In recent months, the rise of containers as a lighter-weight alternative to virtual machines has emerged as a major challenger to VMware, the dominant provider of virtual machines inside the enterprise. In response, VMware has already announced that it will support the management of containers from Docker alongside its virtual machines, a position the company just extended to include integration with the open source Kubernetes orchestration software project being led by Google, Mesosphere and Pivotal, a sister company of EMC.
But while VMware concedes that there has been a sharp increase in the usage of containers, Kit Colbert, VMware vice president and CTO for cloud native apps, says that VMware is betting that the vast majority of those containers will be running on top of virtual machines rather than physical servers.
Because of container security concerns, Colbert says most IT organizations are going to want to run various containers in isolation from one another. It’s already been proven that a Docker container has a vulnerability that allows that container to take over an entire machine, says Colbert.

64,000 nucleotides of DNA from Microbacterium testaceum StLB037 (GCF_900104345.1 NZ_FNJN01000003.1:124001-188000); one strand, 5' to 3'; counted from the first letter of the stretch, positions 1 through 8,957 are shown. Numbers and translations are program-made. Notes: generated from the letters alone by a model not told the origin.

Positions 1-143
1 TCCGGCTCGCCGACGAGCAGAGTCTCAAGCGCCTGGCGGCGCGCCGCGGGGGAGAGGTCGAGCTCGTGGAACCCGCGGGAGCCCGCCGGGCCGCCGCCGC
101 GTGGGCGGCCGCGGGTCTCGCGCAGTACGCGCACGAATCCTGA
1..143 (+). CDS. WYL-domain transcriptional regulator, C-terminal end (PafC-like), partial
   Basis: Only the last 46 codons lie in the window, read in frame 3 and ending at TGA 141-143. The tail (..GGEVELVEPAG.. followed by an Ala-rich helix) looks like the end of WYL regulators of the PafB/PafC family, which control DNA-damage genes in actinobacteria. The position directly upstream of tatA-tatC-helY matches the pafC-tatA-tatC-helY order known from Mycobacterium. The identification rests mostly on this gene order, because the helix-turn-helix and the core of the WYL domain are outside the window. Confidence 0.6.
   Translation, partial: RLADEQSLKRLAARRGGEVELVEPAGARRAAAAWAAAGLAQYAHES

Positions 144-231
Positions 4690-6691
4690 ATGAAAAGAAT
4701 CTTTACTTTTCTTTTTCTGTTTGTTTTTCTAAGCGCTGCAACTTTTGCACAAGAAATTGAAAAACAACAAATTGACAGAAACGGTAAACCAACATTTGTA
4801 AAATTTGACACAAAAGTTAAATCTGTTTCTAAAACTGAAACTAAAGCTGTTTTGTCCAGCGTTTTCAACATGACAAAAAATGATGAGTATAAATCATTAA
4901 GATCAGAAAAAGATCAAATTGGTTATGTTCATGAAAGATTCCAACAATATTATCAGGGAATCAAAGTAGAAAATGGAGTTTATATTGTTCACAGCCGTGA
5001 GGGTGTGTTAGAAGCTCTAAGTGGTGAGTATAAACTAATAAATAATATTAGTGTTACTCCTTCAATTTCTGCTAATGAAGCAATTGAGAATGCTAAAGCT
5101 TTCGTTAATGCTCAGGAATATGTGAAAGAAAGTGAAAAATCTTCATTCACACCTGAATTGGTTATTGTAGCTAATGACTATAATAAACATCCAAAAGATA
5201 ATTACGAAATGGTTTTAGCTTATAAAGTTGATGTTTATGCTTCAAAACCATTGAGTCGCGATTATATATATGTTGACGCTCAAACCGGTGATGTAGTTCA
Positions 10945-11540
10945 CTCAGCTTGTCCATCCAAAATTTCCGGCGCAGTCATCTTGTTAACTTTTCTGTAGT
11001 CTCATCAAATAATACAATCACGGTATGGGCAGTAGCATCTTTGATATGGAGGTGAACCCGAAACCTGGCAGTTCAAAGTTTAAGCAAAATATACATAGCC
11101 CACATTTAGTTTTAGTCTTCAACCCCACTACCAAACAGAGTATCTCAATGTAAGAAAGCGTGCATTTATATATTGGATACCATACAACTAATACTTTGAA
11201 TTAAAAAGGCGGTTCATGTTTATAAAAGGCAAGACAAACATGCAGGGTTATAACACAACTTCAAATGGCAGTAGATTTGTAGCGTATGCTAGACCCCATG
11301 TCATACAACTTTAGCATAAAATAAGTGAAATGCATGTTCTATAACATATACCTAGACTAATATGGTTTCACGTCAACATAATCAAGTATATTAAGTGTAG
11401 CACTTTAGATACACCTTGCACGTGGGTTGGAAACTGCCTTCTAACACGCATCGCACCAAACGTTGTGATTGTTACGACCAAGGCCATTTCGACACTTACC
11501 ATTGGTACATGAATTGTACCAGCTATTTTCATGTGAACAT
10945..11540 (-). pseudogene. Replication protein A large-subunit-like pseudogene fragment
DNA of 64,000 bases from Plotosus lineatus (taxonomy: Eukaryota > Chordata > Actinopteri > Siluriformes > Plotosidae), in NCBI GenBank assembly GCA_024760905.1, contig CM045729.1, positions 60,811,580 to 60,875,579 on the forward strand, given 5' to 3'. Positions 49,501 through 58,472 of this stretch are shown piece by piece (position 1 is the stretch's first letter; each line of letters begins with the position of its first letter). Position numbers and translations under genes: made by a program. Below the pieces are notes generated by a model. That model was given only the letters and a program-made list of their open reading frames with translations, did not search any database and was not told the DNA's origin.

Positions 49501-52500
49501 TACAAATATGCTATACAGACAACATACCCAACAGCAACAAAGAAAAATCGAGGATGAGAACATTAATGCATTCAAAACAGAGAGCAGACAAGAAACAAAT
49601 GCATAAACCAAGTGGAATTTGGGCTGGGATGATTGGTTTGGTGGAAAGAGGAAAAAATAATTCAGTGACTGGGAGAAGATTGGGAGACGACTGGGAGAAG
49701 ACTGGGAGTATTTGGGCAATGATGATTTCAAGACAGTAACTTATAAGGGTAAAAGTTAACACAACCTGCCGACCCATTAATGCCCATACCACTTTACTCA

As for alleged performance concerns involving the running of containers on top of virtual machines, Colbert says VMware tests show that at least within VMware environments, performance of a container running on a physical machine versus a VMware virtual machine is minimal.
For the most part, usage of Docker containers is currently limited to application development environments. But as Docker containers inevitably move into production environments, VMware is betting that IT organizations will want a unified approach to managing not only Docker containers and existing virtual machines, but also a new generation of Project Fargo virtual machines from VMware that make use of advanced cloning techniques to reduce the size of a virtual machine footprint.
It’s still unclear what impact all this innovation is about to have on the enterprise. But the one thing that is clear is that there will soon be a lot more diversity in the data center as IT organizations begin to figure out what types of application workloads run best and where using at least three distinct types of virtualization.